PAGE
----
Monday, September 19, 2011

Music of the Great Composers – Franz Joseph Haydn (1732-1809)

Haydn by the English portrait painter Thomas Hardy, not to be confused with the English author of the same name

A few years back, for a time I took almost exclusive refuge in the musical world of Joseph Haydn. Here was music that even when it was troubled was never irrational. The composer was a humble, simple, generally good humoured, thoroughly sane individual with a sense of proportion learned the hard way over an extensive musical career. He was adaptable and eclectic and as well contributed some basic architectural ideas which influenced the music of those who followed him. As a practical matter he certainly seems to have known how to manage people, often difficult people, amazingly well.

It's difficult for most to grasp the enormity of the contributions Haydn made to music, to that which we understand and call “classical” music was given much of its form and proportion due to the almost scientific rationale underlying Haydn's compositional forms, in particular the Symphony, a form he did not invent, but one he perfected in writing a record 106 of them. Some have actually achieved being able to own a copy of a recording of every single one, as they are all known and widely circulated. It is also widely taught that Haydn was “papa Haydn” to the younger generations of composers who flocked to Vienna at the end of the 18th century, including Mozart and Beethoven. Well, Haydn was just getting off the ground at the age in his life when it was fated that Mozart should leave this world. Mozart was the real genius and Haydn knew it. As for Beethoven, the two got along better than most believe and Haydn might even have been put upon by the younger composer and pianist to take him along with him on another trip to London. But Haydn supposedly thought, probably correctly, that Beethoven would steal away all the attention of the admiring women they would encounter there, many who may have been on more than familiar terms with the amiable old man. Ben Franklin wasn't the only one: It is a complicated world enough, but especially among musicians, who likely as not would have become rivals on such a shared tour. The world was big enough for a Mozart and a Haydn to co-exist in because Haydn had his secure position out of town and those in town were trying to ignore Mozart, despite his quite exceptional international reputation, and then of course there was an economic collapse and Mozart died. Haydn was in London at the time and was shocked. It is said by some that Haydn expected there was more to it than just natural causes too. Haydn wished he had been able to be there to help, being actually a very learned man having had a lot of opportunity to spend time among his master's books despite his hectic work schedule.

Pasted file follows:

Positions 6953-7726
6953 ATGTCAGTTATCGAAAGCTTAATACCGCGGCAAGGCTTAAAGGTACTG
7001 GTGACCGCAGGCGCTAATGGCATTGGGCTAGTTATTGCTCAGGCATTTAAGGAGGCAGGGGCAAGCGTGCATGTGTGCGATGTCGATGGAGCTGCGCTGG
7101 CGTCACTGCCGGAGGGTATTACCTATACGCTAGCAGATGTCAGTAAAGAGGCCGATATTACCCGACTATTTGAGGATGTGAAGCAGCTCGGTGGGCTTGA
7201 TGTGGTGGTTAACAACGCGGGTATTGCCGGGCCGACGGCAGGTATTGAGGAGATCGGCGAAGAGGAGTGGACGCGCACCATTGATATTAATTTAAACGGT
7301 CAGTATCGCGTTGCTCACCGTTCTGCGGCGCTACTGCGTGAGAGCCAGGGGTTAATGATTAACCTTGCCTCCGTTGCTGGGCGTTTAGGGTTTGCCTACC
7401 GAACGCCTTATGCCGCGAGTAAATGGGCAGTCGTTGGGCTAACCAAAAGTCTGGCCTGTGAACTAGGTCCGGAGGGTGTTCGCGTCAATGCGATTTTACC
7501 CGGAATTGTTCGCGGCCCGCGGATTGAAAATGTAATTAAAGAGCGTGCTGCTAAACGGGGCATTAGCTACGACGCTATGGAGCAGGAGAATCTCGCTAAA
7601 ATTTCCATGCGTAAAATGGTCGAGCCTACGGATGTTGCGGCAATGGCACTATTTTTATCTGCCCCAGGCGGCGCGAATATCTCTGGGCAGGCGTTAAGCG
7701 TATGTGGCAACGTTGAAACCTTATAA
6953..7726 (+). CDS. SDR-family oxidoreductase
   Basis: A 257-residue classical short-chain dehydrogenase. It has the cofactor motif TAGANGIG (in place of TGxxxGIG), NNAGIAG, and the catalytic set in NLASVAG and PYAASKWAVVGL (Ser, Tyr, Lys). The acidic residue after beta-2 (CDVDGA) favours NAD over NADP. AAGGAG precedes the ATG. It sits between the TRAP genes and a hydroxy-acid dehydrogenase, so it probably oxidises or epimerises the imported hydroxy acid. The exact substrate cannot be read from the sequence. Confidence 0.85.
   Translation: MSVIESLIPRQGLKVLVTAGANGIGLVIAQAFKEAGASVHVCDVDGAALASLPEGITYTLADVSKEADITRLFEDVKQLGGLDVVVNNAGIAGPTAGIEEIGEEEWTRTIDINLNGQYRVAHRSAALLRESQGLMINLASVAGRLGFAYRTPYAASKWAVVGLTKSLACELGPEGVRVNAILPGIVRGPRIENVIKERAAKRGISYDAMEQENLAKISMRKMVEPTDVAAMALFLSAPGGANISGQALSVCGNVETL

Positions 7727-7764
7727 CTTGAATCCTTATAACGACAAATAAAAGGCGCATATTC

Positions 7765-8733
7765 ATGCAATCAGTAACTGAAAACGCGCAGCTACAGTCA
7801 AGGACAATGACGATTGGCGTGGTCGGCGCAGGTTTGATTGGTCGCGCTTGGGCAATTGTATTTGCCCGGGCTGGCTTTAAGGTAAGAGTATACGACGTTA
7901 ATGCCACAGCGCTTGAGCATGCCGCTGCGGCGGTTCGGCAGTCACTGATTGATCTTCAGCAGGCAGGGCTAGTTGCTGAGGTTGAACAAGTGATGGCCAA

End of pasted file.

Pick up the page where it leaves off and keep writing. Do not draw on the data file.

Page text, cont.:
As for his master, Haydn's Prince was a Hungarian plutocrat / ruler of his day and what this imperious fellow wanted morning, noon and night, was original music. He hired Haydn and as time passed he succeeded the former musical director and spent nearly thirty years in the service of this Prince and then of his brother when he in turn became Prince. It gave Haydn a lot of time to develop himself and his art. He was tremendously prolific and because he stayed in one place most of the time, most of it is still with us.

In 1790 his Prince died and Haydn was offered the opportunity to go to England and there he wrote some of his crowning musical achievements, the London symphonies. Oh yes, before he'd been offered the London gig, he'd dashed off six symphonies for Paris too, to be presented there by a fashionable orchestra. But London picked him up instead and he flourished there, went back a second time and in the process cemented a position among the English who perhaps to this day regard Haydn as very much one of their own composers. Think of that when you hear this Symphony #94 in G Major (The Surprise, a name it acquired later). Yes, that's right, this was Haydn's ninety-fourth Symphony. Beethoven only wrote nine, Mozart, who comes in second, wrote 43 or so.

The Haydn symphony, even in mature form, is a light thing, and notice especially how much is achieved with so little. Haydn greatly admired Mozart for this as well. Beethoven would build upon Haydn's sturdy foundation and many others would follow in a procession leading right into the present time. The version I found had some elements of both old and new performance practice, but this performance strikes a nice balance. They are Camerata Romana conducted by Alberto Lizzio. I know nothing about them. The Symphony is in four movements:

1. Adagio - Vivace assai
2. Andante
3. Menuetto: Allegro molto
4. Finale: Allegro molto

There is music for every kind of occasion, imagine this as music for an occasion to entertain people who took to attending a daytime concert in a large room rather than a concert hall where outside drinks and sandwiches might be served and there might have been less than silence even during the performance itself. This symphony has a gag in it, the surprise in the second movement, and perhaps it is in there to signify the composer's wit to his audience for having better things to do than to be nice enough to listen quietly to his music. Haydn was very fond of jokes and there are plenty of them throughout his music, so why not?


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